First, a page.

Story Mechanics: NPCs That Go Above and Beyond

Some of the core mechanics of building an RPG world typically includes a system of shops, inns, and other ways for the player to stock up on items, upgrade your gear, and recover from a long day of travel or questing. To accommodate this, NPCs are developed that serve those functions. Sometimes, these NPCs go above and beyond their assigned role, and are given their own back story, adding depth to the NPC, as well as the world you are playing in itself. This storytelling mechanic can be used to add content to your gameplay, or just spice up the story. It’s something I would love to see in more RPGs in the future.

Find out what I mean below!

There are several ways that this can be done, and each method is effective. The first method is when an NPC has a direct connection to some of the main plot. To explain this, I direct your attention to Suikoden V. Early on in the game, you meet a woman named Marina, who has become quite smitten with a gladiator named Belcoot. Not only do they become quite well connected, but she is also kidnapped by thugs, and is used as blackmail to have Belcoot throw his next gladiator matches. Later on in the game, you come across their path again, and Marina is recruited as your innkeeper. Without this involvement earlier in the story, Marina could have just been another face in the crowd, lacking the substance and personality she has been able to show. Another example would be the group of detectives that you are able to recruit. While this is an optional piece of plot, you can join them in a very plot relevant investigation. You can choose not to join them, but the investigation happens either way, making it still significant. Following them also allows you to recruit them to your army much sooner. By allowing these direct interactions with your playable characters, an NPC can be more than its base function, and means that a lot more care was taken with the creation of the story and setting for any RPG.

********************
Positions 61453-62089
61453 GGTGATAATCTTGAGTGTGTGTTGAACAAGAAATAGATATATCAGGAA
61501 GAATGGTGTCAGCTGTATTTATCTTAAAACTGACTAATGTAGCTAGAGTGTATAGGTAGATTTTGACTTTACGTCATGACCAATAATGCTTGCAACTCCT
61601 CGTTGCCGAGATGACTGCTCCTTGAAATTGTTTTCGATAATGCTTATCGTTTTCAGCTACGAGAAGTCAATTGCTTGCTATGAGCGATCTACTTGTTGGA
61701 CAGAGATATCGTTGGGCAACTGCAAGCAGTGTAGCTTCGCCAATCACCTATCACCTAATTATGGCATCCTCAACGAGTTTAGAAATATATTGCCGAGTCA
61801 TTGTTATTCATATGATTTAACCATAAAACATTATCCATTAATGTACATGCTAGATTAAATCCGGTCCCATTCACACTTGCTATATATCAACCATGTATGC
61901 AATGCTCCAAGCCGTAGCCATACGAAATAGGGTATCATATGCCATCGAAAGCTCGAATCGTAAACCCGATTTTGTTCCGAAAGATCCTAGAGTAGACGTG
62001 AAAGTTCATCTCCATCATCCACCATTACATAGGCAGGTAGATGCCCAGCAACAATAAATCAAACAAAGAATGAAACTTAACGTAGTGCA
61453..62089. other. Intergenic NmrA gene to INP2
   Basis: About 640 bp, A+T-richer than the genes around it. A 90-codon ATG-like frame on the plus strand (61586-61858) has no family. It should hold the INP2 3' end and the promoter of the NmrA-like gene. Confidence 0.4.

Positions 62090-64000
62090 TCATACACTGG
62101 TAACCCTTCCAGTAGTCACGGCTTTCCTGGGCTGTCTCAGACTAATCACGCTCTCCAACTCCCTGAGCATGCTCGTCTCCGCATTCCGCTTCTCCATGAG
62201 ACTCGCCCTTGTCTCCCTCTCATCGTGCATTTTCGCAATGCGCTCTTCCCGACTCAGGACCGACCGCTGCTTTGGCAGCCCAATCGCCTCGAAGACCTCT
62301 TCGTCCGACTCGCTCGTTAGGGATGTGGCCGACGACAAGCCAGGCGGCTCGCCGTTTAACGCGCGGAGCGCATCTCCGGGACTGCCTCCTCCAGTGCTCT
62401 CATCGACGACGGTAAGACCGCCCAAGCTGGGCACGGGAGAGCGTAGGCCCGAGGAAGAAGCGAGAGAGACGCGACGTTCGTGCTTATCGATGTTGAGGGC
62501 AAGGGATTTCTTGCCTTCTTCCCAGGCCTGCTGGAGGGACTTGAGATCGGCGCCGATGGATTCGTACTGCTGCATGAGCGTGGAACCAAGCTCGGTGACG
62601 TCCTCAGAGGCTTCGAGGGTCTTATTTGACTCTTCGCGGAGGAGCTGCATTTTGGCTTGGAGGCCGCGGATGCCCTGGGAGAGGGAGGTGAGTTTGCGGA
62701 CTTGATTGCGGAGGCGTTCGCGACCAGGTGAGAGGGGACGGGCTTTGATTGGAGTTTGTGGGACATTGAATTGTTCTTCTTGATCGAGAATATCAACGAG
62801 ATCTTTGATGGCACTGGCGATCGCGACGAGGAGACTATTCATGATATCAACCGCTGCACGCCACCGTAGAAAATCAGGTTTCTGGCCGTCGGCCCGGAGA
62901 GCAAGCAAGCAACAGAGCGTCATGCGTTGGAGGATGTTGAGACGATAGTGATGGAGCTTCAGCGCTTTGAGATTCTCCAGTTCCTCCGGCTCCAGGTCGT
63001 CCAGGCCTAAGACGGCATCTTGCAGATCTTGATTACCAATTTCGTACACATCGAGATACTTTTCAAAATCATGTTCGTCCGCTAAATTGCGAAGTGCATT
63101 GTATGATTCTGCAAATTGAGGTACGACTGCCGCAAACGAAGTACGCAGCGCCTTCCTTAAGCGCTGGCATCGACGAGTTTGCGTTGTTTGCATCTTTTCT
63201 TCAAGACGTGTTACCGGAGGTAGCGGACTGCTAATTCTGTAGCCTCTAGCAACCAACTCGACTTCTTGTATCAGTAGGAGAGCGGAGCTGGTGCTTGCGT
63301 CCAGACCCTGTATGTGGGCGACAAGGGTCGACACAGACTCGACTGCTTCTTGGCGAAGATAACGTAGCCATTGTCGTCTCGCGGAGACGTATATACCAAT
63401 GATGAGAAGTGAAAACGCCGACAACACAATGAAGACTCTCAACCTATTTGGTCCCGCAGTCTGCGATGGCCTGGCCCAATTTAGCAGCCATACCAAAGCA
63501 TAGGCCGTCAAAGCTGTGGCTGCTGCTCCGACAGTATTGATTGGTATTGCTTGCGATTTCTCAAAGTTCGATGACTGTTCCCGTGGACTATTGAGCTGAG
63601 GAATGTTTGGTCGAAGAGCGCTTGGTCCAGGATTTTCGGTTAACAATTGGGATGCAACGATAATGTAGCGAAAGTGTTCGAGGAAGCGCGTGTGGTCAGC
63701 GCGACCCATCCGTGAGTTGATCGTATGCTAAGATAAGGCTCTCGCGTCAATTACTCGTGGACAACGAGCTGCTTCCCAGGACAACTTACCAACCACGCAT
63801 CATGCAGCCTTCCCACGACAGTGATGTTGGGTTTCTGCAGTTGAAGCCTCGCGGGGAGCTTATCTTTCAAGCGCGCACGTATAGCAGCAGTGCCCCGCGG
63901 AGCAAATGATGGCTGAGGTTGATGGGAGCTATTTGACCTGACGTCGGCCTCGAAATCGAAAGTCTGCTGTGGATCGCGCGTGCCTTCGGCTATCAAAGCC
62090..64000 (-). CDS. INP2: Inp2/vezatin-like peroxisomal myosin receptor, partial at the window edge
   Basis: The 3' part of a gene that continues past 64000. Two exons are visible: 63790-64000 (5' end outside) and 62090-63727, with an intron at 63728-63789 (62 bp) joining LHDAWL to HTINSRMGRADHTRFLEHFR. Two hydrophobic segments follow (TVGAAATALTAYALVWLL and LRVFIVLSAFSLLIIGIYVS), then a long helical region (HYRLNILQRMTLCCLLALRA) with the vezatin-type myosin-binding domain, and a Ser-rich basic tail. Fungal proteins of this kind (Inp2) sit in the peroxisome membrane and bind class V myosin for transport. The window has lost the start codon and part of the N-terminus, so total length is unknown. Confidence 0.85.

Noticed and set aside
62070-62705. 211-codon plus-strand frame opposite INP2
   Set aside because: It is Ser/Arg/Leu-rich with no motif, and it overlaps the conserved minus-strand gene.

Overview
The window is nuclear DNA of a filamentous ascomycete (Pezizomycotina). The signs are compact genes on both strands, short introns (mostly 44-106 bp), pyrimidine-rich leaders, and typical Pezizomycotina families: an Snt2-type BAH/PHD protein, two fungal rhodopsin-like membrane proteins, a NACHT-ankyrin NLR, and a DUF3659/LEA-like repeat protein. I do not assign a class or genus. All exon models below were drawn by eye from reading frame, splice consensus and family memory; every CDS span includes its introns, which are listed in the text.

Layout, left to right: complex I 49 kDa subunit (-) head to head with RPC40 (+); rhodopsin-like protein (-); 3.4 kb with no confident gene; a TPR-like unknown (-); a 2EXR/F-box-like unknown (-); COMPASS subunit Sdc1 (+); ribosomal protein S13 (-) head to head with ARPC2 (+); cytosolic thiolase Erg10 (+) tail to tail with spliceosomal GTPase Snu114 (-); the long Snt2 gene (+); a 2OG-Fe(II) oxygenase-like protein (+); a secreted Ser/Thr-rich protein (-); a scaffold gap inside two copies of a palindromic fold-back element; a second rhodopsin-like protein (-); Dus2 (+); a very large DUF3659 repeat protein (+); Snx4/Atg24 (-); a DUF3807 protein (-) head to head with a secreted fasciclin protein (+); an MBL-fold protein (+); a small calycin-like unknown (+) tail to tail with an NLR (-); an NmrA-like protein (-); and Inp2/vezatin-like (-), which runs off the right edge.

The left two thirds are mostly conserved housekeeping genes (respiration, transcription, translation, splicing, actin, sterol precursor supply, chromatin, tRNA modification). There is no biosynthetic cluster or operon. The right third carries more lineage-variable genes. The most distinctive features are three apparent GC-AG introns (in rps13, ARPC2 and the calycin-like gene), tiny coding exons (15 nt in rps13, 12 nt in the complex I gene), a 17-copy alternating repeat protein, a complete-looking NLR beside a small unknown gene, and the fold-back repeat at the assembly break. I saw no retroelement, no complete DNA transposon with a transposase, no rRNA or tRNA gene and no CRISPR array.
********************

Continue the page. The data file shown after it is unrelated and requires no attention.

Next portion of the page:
Marina

NPCs can also add to the gameplay experience by having their own side stories. While these do no impact the main plot or gameplay, they add flavor to the world with the intention of making your experience more enjoyable. The best example of this comes from Atelier Iris: Eternal Mana. The city of Kavoc is home to several different shops. On several occasions, when you visit a shop, you will get a scene with that shopkeeper. One of the shopkeepers, Veola, you slowly get to know over time and you learn she is trying to make a dangerous item called a Chronolex. The more often you visit, the more you learn what she wants to do with this item. Norman the bartender is constantly looking for new dishes and drinks for his menu, and uses Delsus to taste test all the booze. Blaire is a baker in a different town, who is having a bit of a tiff with her sister, and you help with that issue the more you visit them. This really shows that the world is full of life and emotion, instead of a bland world full of NPCs that have one sentence lines spoken over and over again.

Veola

When I play an RPG, I often forget that NPCs and shopkeepers are supposed to be people. It doesn’t help that a lot of them are named “Innkeeper” or “Blacksmith” and so on. Much like a “Red shirt” from star trek, an NPC needs to at least have a name to be memorable. Otherwise, they’re just another face in the crowd whose life is inconsequential. I would love to see this happen with more RPGs down the road, and it’s a shame that many classic games did not implement this addition to their respective worlds.

Any memorable NPCs that you like? Let me know about them!

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Story Mechanics: NPCs That Go Above and Beyond

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